Fearless Flyers Go Vertical

Most people don’t realize that poor construction is the top cause of unexpected accidents at a skate park. Bumpy transitions throw skaters off balance. Uneven or gapped seams cause falls. Rough surfaces make it hard to skate, and create unpredictable momentum changes. Overly slippery conditions are dangerous as well.

To limit unanticipated falls due to collisions, the park is divided into separate areas. While this slows the flow of the park slightly, it ensures that inexperienced skaters don’t come into contact with experienced ones. The park design avoids visual obstructions so that skaters can see each other crossing between areas. Lastly, a 10-foot grass area was placed around the park, giving skaters plenty of room to take soft falls before hitting the perimeter fence.

Protecting Noggins

Since the gates opened, the Ian Tilmann Skate Park has integrated the free-helmet program. The park is located directly across from the Safety Harbor Community Center, which not only allows staff to keep an eye on the park’s visitors, but also is a great place for skaters to pick up free loaner helmets or register to receive a free personal helmet from The Ian Tilmann Foundation Inc. Personal helmets are made available for pickup within a few business days.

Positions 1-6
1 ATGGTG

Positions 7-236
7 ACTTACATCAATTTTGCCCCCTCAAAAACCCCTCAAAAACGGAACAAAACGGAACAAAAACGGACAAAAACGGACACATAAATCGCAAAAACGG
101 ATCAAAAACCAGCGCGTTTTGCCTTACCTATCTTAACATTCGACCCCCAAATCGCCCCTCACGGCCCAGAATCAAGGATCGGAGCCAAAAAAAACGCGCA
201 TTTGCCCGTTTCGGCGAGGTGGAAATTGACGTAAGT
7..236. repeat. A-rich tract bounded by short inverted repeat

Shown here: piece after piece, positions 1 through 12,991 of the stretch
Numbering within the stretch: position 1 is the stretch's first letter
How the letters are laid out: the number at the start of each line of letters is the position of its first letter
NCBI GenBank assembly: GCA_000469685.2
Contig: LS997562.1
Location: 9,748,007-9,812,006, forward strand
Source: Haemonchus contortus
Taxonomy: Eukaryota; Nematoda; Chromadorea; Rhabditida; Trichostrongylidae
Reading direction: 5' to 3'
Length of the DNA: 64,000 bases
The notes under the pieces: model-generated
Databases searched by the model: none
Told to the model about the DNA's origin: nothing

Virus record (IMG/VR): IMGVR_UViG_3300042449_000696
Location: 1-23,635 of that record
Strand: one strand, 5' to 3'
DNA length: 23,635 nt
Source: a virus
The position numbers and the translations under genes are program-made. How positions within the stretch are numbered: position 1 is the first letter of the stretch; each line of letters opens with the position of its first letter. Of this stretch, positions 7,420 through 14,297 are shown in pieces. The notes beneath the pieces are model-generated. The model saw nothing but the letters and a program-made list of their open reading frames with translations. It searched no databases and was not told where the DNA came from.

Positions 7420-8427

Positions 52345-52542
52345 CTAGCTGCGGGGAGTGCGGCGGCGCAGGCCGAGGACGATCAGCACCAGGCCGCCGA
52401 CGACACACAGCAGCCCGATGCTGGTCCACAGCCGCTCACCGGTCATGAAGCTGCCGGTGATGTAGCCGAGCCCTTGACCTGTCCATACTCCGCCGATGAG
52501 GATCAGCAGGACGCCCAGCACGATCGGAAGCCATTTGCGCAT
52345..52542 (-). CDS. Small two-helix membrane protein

The park’s policy is that all skaters must wear a helmet with a chinstrap. Skate-park visitors are required to register at the community center and sign a consent form and release agreement. An adult must accompany anyone under the age of 8.

The skate park was the first park of its type for the city, and it was the first park to really put safety first. Within the initial year of operation, the free-helmet program distributed more than 450 helmets. The successful program laid a foundation for expansion to other public and private skate parks around the state and beyond.

Originally installed in 2005, the skate park has stood the test of time and continues to be a popular feature of this city park. The one-of-a-kind skate park has “greatly benefited the community,” according to Norwood. “We’ve hosted approximately 500 registered participants, ranging in age from 4 to 40 since the opening. It’s a safe place where kids can let loose, and we’re proud to have it in Safety Harbor.”

Sharon Heal Eichler, RLA, ASLA, LEED AP, is a Senior Landscape Architect with Wade Trim, Inc.–a leading engineering, landscape-architecture and planning firm with 19 offices in eight states. She can be reached at (813) 882-8366 or via e-mail at seichler@wadetrim.com.

Page 2 of 2 | Previous page

Related posts:

  1. All Smiles
  2. The Skatepark Decision, Part 1
  3. Horsepower
  4. Creating A Skatepark
  5. Feeling Minnesota

Leave a Reply

Your email address will not be published. Required fields are marked *


HTML tags are not allowed.

  • Columns
  • Departments